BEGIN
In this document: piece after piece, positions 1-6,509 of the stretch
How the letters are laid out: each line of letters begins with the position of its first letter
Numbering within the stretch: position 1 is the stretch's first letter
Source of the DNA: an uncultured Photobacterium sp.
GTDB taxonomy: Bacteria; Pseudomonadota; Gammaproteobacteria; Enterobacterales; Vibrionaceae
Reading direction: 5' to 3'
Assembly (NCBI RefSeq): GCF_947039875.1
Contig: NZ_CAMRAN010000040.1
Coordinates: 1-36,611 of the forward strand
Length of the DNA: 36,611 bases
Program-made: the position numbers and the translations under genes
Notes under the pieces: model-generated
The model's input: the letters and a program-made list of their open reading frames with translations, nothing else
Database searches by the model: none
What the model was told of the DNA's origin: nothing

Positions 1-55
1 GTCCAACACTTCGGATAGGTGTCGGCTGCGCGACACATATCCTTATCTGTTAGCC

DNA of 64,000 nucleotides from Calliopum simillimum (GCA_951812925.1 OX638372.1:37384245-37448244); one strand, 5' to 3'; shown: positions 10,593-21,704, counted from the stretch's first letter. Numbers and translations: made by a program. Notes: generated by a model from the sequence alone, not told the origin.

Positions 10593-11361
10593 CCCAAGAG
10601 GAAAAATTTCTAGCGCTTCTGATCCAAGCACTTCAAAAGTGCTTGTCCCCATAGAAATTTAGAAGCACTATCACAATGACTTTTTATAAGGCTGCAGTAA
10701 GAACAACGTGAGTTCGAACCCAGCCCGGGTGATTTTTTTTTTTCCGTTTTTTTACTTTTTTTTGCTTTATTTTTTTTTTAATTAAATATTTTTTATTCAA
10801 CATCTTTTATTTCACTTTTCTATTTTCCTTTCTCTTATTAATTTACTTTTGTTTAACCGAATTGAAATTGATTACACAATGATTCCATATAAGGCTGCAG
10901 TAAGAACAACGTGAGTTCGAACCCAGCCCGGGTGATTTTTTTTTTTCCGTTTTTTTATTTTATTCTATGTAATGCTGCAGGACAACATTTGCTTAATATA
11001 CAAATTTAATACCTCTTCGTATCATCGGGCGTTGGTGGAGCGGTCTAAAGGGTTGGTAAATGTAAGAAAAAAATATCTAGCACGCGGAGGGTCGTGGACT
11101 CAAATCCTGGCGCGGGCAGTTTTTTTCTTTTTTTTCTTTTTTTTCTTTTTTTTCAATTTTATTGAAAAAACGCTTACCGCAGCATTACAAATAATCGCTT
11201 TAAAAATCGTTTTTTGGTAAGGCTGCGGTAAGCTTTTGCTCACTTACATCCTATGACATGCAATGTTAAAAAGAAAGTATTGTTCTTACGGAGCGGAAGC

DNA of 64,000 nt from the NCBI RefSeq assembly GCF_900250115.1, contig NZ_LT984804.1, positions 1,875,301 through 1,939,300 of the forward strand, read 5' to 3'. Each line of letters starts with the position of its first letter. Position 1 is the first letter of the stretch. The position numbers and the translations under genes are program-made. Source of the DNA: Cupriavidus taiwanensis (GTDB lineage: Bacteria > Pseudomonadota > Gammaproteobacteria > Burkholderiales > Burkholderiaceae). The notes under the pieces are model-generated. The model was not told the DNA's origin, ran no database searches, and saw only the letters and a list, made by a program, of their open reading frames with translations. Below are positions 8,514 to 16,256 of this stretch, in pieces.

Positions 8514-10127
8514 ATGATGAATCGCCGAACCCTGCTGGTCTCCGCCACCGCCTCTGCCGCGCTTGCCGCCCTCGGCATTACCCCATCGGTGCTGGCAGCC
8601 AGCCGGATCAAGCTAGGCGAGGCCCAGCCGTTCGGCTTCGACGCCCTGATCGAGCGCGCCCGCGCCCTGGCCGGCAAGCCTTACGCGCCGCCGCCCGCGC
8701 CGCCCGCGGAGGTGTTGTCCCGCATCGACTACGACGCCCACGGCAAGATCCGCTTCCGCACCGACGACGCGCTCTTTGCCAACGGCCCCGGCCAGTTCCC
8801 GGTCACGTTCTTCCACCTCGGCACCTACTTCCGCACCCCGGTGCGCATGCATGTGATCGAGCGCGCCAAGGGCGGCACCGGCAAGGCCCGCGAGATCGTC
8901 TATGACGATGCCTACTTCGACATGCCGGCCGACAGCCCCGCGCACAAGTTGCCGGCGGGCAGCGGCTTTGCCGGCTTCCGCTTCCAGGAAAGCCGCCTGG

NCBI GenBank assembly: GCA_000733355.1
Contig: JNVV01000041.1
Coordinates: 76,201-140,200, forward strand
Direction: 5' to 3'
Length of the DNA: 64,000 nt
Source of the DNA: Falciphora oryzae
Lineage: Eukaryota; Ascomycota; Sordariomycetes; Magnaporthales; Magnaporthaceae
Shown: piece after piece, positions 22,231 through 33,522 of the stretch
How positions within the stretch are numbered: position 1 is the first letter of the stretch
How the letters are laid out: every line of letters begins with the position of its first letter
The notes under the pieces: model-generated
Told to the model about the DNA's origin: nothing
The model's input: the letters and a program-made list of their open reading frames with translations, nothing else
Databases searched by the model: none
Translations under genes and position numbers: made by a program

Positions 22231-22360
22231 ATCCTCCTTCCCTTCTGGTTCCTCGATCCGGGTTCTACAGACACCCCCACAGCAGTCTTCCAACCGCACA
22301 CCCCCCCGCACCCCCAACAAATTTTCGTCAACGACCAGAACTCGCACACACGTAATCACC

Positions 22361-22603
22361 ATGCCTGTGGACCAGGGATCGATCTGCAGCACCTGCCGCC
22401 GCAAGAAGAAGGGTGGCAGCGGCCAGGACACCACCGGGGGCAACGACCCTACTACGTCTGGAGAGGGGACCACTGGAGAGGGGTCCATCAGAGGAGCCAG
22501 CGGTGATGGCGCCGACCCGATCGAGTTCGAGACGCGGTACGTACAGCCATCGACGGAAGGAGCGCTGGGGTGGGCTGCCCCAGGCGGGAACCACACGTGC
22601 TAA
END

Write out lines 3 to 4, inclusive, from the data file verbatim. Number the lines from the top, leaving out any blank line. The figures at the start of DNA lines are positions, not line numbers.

Numbering within the stretch: position 1 is the stretch's first letter
Source of the DNA: an uncultured Photobacterium sp.